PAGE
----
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J Affect Disord. 2008 May;108(1-2):171-6. Epub 2007 Oct 22.

IFN-gamma mediated pathways in patients with fatigue and chronic active Epstein Barr virus-infection.

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Department of General Internal Medicine, Clinical Immunology and Infectious Diseases, Innsbruck Medical University, Innsbruck, Austria.



Chronic active Epstein Barr virus (EBV)-infection is characterized by mononucleosis like symptoms including fatigue, lymphadenopathy and/or hepatosplenomegaly and serologic evidence for ongoing EBV replication. Interferon-gamma (IFN-gamma) triggers several antiviral mechanisms in target cells including the induction of indoleamine-2,3-dioxygenase (IDO), which degrades the essential amino acid tryptophan to kynurenine. Because tryptophan is a precursor of the neurotransmitter 5-hydroxytryptamine (serotonin), tryptophan depletion by IDO can cause mood disturbances in patients with chronic immune activation.


This study investigated the tryptophan metabolism in 20 patients with chronic active EBV-infection, who were followed up for 4 to 8 months and in 10 healthy age-matched controls. The clinical suspicion of chronic active EBV infection was verified by the presence of circulating antibodies against EBV early antigen (EA) and virus capsid antigen (VCA).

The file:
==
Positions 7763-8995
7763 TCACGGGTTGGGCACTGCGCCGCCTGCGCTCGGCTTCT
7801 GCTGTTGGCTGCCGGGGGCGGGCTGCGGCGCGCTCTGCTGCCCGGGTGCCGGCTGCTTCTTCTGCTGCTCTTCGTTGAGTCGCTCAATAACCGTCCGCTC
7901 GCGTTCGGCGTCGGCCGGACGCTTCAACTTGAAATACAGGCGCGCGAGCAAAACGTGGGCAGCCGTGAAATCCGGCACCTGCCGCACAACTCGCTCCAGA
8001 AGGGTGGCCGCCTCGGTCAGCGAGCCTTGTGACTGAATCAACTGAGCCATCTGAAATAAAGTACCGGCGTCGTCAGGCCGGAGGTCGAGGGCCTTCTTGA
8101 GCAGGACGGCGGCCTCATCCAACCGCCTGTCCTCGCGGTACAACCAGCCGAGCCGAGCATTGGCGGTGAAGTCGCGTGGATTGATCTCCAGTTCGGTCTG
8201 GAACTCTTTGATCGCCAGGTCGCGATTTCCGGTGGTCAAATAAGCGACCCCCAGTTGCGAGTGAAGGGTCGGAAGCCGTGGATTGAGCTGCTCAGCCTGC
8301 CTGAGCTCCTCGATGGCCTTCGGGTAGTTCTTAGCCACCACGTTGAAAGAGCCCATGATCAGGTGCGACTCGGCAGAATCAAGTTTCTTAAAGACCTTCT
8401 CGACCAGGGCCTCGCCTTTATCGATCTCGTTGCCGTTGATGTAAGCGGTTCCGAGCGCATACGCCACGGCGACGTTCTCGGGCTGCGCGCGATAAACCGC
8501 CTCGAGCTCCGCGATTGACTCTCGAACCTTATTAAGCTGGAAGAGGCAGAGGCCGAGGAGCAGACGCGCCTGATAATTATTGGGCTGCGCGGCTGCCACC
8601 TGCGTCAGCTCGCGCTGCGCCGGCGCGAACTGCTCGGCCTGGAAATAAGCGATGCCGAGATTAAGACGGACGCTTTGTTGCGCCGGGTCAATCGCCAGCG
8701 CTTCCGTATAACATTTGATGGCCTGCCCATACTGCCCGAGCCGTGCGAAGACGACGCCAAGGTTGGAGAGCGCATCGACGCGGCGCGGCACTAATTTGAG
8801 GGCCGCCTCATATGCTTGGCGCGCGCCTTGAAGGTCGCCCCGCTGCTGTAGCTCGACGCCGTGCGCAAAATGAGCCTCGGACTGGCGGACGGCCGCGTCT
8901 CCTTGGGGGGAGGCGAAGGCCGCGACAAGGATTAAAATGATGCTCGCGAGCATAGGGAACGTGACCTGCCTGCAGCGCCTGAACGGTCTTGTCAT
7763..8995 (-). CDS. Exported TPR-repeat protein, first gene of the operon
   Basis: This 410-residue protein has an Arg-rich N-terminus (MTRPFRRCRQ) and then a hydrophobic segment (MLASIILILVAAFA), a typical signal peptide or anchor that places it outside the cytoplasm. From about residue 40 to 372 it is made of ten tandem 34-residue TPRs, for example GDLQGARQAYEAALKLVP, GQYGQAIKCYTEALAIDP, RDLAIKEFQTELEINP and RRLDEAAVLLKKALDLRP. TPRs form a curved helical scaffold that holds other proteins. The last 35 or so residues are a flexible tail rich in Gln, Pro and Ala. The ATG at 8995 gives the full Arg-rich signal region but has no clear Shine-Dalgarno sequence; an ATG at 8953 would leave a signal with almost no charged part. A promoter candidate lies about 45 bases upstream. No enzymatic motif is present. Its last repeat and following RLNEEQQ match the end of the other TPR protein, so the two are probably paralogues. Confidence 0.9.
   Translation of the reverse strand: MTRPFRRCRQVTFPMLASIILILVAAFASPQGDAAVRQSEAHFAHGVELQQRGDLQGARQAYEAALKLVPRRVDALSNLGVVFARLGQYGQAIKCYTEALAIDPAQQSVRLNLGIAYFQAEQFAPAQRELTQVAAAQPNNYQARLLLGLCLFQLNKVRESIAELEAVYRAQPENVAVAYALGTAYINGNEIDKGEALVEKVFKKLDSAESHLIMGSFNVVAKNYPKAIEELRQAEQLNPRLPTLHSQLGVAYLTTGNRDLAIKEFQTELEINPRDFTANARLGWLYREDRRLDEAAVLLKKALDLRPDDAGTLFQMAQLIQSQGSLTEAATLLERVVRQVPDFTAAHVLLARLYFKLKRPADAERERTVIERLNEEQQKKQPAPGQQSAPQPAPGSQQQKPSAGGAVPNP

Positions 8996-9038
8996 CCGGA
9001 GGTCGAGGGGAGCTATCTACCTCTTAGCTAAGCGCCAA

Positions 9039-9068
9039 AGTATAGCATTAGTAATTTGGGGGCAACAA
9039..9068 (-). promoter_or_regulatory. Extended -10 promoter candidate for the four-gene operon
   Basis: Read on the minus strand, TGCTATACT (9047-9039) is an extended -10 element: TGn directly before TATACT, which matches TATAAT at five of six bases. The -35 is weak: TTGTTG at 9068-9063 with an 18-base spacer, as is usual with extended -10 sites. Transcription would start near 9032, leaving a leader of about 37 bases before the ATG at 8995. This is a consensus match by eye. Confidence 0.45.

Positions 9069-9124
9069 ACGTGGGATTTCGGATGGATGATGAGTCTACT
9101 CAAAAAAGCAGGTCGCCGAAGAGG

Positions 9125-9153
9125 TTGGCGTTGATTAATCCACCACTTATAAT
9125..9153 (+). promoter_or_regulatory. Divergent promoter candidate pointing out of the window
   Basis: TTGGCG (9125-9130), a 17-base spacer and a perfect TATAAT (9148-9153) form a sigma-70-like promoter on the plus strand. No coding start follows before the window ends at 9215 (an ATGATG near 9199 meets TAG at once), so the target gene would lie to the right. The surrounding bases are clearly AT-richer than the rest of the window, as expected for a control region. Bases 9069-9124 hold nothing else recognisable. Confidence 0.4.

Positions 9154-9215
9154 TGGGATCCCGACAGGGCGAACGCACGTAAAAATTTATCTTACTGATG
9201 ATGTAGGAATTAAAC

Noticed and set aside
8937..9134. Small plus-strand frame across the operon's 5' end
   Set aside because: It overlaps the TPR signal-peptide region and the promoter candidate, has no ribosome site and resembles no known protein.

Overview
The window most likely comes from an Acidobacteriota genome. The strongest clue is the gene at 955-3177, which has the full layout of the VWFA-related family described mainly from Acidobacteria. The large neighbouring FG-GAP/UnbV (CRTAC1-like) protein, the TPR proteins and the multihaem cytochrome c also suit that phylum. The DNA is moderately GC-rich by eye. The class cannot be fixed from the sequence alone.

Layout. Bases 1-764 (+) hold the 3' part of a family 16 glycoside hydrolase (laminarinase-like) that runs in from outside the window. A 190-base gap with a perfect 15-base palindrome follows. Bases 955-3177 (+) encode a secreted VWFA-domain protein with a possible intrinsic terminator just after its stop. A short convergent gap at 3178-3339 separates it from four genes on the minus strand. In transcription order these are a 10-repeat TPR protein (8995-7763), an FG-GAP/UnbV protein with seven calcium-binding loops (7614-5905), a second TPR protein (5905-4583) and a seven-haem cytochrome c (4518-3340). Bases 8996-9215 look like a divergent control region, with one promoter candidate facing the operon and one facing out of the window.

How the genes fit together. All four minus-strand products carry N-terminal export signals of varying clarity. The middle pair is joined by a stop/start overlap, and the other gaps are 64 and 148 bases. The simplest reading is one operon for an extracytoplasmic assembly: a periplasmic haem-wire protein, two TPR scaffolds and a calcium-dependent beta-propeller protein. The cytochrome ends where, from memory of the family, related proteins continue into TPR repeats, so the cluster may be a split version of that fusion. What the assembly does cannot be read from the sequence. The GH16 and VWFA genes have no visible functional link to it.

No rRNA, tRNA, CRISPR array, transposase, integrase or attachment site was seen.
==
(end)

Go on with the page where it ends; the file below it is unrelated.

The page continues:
Patients with detectable EBV-DNA had higher serum neopterin (p<0.01) and lower tryptophan concentrations (p=0.01) than EBV-DNA negative patients. Serum concentrations of neopterin, indicating Th-1 mediated immune activation via IFN-gamma, were positively correlated to enhanced tryptophan degradation (rs=0.650, p<0.001) in patients, but not in healthy individuals. Patients suffering from more severe symptoms (as assessed by questionnaires) tended to have aggravated tryptophan degradation.


Our data show that EBV viremia is associated with cell-mediated immune activation and increased tryptophan degradation, which may partly account for the symptoms found in this disorder.

[Indexed for MEDLINE]

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